15. Rufus_1611

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    In order to obtain "victory" one must define what victory is. Once upon a time it was about finding and dismantling WMD capabilities. No WMD, no capability... can we call that victory?

    Major combat operations ended on May 1, 2003. Isn't that victory? Now we are sending more troops to attend to what...the minor combat operations?

    Once upon a time it was all about regime change. The regime was changed a long time ago and the head of that regime was captured in 2003 and his head has been hung for all the world to see. Elections were held in 2005...When do we declare victory?

    Now we're sending more troops in order to secure...Baghdad? Baghdad?! After all of the blood of Americans that has been spilled, all of the blood of Iraqi civilians, and $400+ billion with a "b" later, we haven't even secured the capital? What will be the cost in American lives and American dollars before we have this victory?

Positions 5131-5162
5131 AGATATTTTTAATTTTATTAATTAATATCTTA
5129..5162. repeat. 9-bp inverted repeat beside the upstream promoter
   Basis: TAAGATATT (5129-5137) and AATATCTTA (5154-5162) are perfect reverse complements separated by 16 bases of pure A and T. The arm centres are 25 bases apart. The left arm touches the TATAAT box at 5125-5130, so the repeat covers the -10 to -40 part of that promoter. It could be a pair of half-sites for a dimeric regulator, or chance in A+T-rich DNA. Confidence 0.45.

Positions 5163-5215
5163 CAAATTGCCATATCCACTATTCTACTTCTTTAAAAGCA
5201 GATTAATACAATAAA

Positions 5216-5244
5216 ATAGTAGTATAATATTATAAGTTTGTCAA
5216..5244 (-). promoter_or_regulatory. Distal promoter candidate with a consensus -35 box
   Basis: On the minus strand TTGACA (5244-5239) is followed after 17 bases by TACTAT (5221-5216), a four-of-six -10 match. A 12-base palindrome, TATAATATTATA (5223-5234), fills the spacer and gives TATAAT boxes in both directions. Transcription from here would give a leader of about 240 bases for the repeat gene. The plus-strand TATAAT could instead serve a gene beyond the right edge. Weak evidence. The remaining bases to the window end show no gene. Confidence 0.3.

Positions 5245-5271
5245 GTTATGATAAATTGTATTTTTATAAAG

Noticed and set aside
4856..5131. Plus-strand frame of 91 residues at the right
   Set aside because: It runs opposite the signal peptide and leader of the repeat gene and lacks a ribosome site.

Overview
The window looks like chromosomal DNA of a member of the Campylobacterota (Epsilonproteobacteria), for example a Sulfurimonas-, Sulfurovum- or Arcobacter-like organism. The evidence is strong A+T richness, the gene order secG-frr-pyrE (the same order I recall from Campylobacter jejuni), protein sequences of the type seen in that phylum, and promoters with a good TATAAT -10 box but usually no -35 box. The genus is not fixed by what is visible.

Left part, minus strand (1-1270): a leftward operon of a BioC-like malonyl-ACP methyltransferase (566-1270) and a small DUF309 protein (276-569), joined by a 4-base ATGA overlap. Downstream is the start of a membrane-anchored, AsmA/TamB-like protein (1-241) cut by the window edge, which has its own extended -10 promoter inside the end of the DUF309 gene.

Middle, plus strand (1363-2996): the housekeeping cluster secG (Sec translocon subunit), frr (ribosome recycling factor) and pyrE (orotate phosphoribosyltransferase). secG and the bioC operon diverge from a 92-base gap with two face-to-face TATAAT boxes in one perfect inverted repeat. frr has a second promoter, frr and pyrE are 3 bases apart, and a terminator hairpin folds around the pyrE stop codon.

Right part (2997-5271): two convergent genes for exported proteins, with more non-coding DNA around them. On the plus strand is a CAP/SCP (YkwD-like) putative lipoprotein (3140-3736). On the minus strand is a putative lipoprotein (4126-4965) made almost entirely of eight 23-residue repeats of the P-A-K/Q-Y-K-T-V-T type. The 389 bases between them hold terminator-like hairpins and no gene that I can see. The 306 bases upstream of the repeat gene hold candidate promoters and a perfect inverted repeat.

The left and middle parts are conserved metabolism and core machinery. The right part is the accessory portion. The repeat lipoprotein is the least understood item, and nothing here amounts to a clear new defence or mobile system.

Congress authorized the president to "defend the United States against the continuing threat posed by Iraq". That threat has been addressed. They further authorized the "enforcement of all UN Security Council resolutions". Both of these items are complete. Can we declare victory yet?

    Why is it that we can't train a military in Iraq and yet the insurgents seem to be so well trained that they can keep US Forces at bay? How long is boot camp for Iraqis? Why is it that American military forces can cut through Iraqi trained forces like butter but are incapable of attending to some pesky insurgents? Could it be that we didn't really liberate a people but are rather occupying them and more Iraqis resent it then we'd like to think?